I guess it’s subtle – if it’s all about what you want, and I’m a means to an end.


When he left, I started to cry and I wanted to shower. It took me a while to realize that he reminded me all too starkly of my ex when I was 18. The boy who’d made sex a chore for me, something the man pressured, cajoled, begged, charmed out of me. Never the thing I wanted, desired. There was never enough time to get there.

I never actually said “No” to him, either. I said, “Really, again?” I said, “But we’re watching the movie…” I said, “I’m really tired, can we just cuddle?” I said, “I’m still sore.” I said, “I have to be at work in an hour and I don’t want to shower again.”

I guess all that was really subtle, too.


He also knew what he wanted. And when he wanted something the touching and the groping, the relentless pushing, that’s just something that happens. And when I push his hand away, that’s not saying “no” – I guess that’s saying “Try again in 2 Minutes.”


So I cried. A lot. And I sat, staring into space, going over everything I said and everything I did. And over the way his voice changed and his eyes weren’t cute anymore; they suddenly were the eyes of a man who could hurt me.

I had trouble falling asleep and when I did, I had nightmares and kept waking up bathed in sweat. In the morning, I was still staring into space, starting to come up with appropriate responses: the things I should have said when he belittled my feelings, when he snorted at the idea someone like me could tell him what to do and what not to do. After all, wasn’t I supposed to be grateful for his attentions?

I ended up forgetting my keys, and I cried in the bathroom at work. The service to open up my door set me back 200€ and there’s a part of me that is still sitting here, staring into space, trying to figure out what I could have done differently – yesterday and when I was 19. I’m still a hair’s breadth away from starting to cry again.

And so I write it down. It’s what I do.


The thing that gets me is… I could have wanted him, if he had given me a little more time. If he had talked and laughed and been a person with me, rather than a guy who’s after sex. It’s the least sexy thing in the world, the way their personalities glaze over and I don’t even recognize the fun person they were a few minutes before. And I’m just so, so tired of it sometimes.

New Release: After Life Lessons – Book Two

What does it mean to live, to hope, to love in a dying world?

That’s what the characters in our latest release – After Life Lessons: Book Two – are trying to find out once more. After Life Lessons takes you on the road with straggling survivors of a zombie apocalypse, as they try to heal first each other and then what is left of their society.





The Complete After Life Lessons Collection


After Life Lessons is a Survival/Post-Apocalypse series with a Women’s Fiction bent. 

In the wake of a devastating epidemic, Emily finds herself alone, grieving and struggling to survive with her young son, Song. They encounter Aaron, an Army medic on a mission of his own.
After Life Lessons: Book One follows their journey from mere struggle to survive, into a life they slowly begin to recognize as worth living again. Once settled and fortified, they take to the road once more in Book Two in order to find Aaron’s family. Instead they find new enemies and new allies and a dangerous mission for the future of the region.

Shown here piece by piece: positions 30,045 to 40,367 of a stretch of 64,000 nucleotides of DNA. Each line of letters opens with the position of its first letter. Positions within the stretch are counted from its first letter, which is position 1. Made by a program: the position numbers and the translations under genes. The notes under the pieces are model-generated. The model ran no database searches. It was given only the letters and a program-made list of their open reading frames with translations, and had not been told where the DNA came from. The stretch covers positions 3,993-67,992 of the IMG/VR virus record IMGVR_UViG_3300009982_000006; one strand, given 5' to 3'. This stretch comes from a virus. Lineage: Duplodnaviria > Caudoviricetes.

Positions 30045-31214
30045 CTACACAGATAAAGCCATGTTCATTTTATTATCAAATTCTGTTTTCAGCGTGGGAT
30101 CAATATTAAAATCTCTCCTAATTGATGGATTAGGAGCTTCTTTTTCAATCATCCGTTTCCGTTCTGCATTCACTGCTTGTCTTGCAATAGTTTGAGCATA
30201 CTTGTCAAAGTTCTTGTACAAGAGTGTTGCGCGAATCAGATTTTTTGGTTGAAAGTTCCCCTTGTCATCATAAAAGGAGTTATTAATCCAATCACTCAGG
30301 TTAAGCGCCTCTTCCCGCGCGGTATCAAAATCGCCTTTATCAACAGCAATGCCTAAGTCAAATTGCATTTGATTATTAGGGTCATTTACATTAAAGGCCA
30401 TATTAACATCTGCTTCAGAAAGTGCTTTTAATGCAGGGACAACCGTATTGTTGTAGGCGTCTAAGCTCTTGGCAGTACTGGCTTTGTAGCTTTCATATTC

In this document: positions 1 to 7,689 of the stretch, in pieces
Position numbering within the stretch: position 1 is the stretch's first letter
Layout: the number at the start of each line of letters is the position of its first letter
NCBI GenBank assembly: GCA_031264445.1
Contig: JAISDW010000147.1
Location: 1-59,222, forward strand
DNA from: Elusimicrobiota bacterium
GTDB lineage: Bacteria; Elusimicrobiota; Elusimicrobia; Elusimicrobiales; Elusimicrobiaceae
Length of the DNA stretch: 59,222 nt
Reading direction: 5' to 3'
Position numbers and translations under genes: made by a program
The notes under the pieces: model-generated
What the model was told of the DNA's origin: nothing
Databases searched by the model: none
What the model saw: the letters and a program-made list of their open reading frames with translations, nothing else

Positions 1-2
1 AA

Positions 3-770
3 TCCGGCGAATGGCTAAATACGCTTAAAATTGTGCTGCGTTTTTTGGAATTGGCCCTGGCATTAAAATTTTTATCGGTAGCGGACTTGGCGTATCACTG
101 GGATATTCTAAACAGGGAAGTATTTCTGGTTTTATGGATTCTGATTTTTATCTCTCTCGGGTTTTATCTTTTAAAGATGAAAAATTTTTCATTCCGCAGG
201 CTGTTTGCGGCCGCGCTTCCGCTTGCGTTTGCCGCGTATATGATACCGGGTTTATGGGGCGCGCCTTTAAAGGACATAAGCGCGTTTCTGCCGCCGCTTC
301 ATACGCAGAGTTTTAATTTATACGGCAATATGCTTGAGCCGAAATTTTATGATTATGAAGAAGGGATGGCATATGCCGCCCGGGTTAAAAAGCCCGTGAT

The Complete After Life Lessons Collection  $5.99

Amazon | Barnes & Noble | Kobo | Smashwords | iBooks



After Life Lessons: Book Two

After Life Lessons: Book Two

Years after the end of the world, the scattered survivors have begun to reconcile with their fate and are starting to build communities from the rubble. Life has been kind to Aaron and Emily, and maybe it is that infusion of hope that leads them on a winter trip to search for Aaron’s family. But the world outside their little haven has grown harsher, the conditions rough and dangerous.

Not everybody they meet on their journey allowed the grim realities to harden their hearts, however. Malachi and Kenzie – a easy-going drifter with a bum leg and amnesia, and a teenage girl who has lost everyone and everything – are on an ill-conceived mission to Mexico, while Iago and his band of nomads work to forge trading connections between the small settlements of the south. All of them will discover new nightmares on the road, far surpassing the threat of the last rotting zombies still roaming the countryside. And now they must come together to fight for peace and justice in the world they trying to rebuild.


After Life Lessons: Book Two — $3.99

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New Release: In Your Atmosphere – 6 #erotic stories

Just in time for valentine’s day, we’re bringing you a new collection of stories of L.C. Spoering and myself. Now, for my part, I don’t have a date tonight and where I live, more people indulge in Cologne’s Stree Carneval this weekend than make mention of Valentine’s day, but so we have the have the finer things – the books, and films, the music and the secret thoughts :).

In Your Atmosphere, Laila Blake, L.C. Spoering

We put together this anthology of couple’s stories, stories of lasting love because I think we all need such tales and remember.

Everybody knows the lure of what’s new and exciting, but sometimes it’s really the passion that lasts and builds in intimacy that captures the imagination. In Your Atmosphere celebrates the sexy side of romance and commitment in six sizzling stories about love, kink and the happily ever after.